From where I write, I can see two red kites outside my window, drifting through the thermals of early spring in a grey and clouded sky. It is a common sight these days, but a century ago kites were almost extinct in the UK after decades of persecution. It is only through the miracle of conservation that I am now able to see them every day above my house in southeast England.

At this time of year they perform courtship displays, twisting and turning in the sky as they dance together and pass food between talons. High up in the air, they are suspended with a kind of magic that we see so often that we tend to overlook it: these birds are flying – an astounding thing to do – while we remain trapped on the ground, unable to join them without a turbojet and a long queue through customs.

This everyday magic is at the heart of Lev Parikian’s new book Taking Flight. Through 14 species of bird, insect, bat and pterosaur, and spanning millions of years of evolutionary history, the author explores how the miracle of flight came to be, and how different ways of flying have been shaped by different environments and behaviours. Piecing the story together with fossils, field observations, pop science and academia, Parikian draws on his passion for ornithology to weave a narrative in his own unique way – with plenty of humour, cultural nods and perfectly placed anthropomorphism. He takes the complicated subject of wing-based anatomy and breaks it into amusing and digestible bites. He debunks myths (bumblebees are not too heavy to fly) and reflects on our clunky history of misinterpreting the natural world (barnacle geese do not hatch out of barnacles), and when in doubt, he knows to “just blame Pliny the Elder”.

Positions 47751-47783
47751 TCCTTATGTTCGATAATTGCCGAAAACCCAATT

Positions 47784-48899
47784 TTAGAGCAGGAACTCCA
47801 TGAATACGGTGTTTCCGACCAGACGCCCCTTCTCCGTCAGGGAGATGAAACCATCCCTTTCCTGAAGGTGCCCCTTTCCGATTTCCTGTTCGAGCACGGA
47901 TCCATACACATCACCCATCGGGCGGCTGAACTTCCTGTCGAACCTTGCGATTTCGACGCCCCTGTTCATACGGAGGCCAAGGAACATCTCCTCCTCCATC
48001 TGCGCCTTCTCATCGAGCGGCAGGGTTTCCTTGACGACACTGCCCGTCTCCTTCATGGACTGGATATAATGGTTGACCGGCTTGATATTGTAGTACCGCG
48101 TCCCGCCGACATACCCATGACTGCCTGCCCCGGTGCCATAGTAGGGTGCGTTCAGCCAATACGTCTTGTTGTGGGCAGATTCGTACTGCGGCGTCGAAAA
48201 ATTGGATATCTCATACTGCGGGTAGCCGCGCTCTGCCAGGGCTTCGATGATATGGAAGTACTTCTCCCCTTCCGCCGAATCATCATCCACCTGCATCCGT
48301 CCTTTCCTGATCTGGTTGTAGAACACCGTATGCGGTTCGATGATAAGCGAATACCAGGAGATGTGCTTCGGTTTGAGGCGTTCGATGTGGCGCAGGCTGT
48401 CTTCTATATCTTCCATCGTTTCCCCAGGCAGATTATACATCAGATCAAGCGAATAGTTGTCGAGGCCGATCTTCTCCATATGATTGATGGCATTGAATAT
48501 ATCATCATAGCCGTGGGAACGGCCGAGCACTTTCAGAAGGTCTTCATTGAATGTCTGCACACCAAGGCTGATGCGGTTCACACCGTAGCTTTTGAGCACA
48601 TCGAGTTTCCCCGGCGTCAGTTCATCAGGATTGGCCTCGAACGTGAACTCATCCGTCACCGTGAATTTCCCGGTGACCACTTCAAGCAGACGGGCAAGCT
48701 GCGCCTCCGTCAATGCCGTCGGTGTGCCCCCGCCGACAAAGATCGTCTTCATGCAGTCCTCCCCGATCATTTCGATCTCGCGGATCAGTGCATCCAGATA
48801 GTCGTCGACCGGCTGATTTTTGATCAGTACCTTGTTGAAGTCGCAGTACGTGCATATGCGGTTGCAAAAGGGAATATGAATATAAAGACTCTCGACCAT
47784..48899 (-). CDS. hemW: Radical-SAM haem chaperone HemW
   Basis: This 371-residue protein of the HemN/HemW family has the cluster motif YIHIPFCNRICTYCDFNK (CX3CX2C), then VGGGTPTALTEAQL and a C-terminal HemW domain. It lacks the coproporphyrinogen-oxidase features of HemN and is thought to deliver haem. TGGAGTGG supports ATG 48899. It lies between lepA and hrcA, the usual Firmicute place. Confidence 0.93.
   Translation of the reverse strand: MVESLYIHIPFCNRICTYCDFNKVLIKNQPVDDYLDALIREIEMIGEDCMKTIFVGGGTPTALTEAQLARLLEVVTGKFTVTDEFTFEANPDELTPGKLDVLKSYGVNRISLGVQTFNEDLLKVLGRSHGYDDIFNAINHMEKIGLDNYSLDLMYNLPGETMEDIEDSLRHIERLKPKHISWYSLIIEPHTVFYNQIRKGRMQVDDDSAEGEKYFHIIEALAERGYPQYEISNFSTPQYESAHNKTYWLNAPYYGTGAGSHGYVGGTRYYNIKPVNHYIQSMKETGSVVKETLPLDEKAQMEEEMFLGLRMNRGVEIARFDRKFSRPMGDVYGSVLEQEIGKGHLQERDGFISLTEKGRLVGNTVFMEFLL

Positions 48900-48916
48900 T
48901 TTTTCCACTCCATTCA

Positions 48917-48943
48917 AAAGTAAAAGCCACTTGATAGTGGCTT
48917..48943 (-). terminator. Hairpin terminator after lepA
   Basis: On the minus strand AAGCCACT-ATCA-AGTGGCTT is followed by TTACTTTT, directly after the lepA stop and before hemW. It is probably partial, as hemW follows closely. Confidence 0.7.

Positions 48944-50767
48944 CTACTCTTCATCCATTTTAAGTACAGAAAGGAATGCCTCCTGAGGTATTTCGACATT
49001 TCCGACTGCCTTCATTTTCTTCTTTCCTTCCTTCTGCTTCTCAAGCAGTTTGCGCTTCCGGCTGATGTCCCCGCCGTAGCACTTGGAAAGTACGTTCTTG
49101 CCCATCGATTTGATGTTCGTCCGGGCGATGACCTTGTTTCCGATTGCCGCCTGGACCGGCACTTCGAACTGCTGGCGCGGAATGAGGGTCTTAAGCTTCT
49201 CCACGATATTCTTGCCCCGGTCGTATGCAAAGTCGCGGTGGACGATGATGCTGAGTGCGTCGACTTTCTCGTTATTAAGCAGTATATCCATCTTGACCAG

Although he writes about exotic penguins and hummingbirds, long-extinct pterodactyls and the regal albatross, it is Parikian’s ability to illuminate the most everyday subject that means even common beetles and urban pigeons come alive on the page. I was amazed to learn that mayflies live far longer than a day, fruit flies have 17 muscles at the base of each wing, and bar-headed geese can fly almost as high as the Himalayas. It’s a fun and fascinating ride, propelled by the author’s ability to deliver even the driest science with wit and clarity. There is neither superiority nor ego in his writing – just a simple and infectious admiration for the natural world.

At face value, this book is a well-researched outline of how flight evolved in birds, insects and mammals, perfect for pop science lovers and amateur naturalists. But beneath the detail, Taking Flight is a reminder to remember to find the magic in the mundane. We are so bombarded with scientific breakthroughs, new inventions and mind-blowing feats of human ambition, that it is easy to overlook one of the simplest miracles we witness every day – to watch a bird lifting itself into the heavens and away from the chaos of life on Earth’s surface.

Taking Flight: The Evolutionary Story of Life on The Wing by Lev Parikian. Elliott & Thompson, 2023. ISBN: 9781783967032

Tiffany Francis-Baker is a Nature writer and illustrator from the South Downs, Hampshire. Her newest book is The Bridleway, published by Bloomsbury in June this year.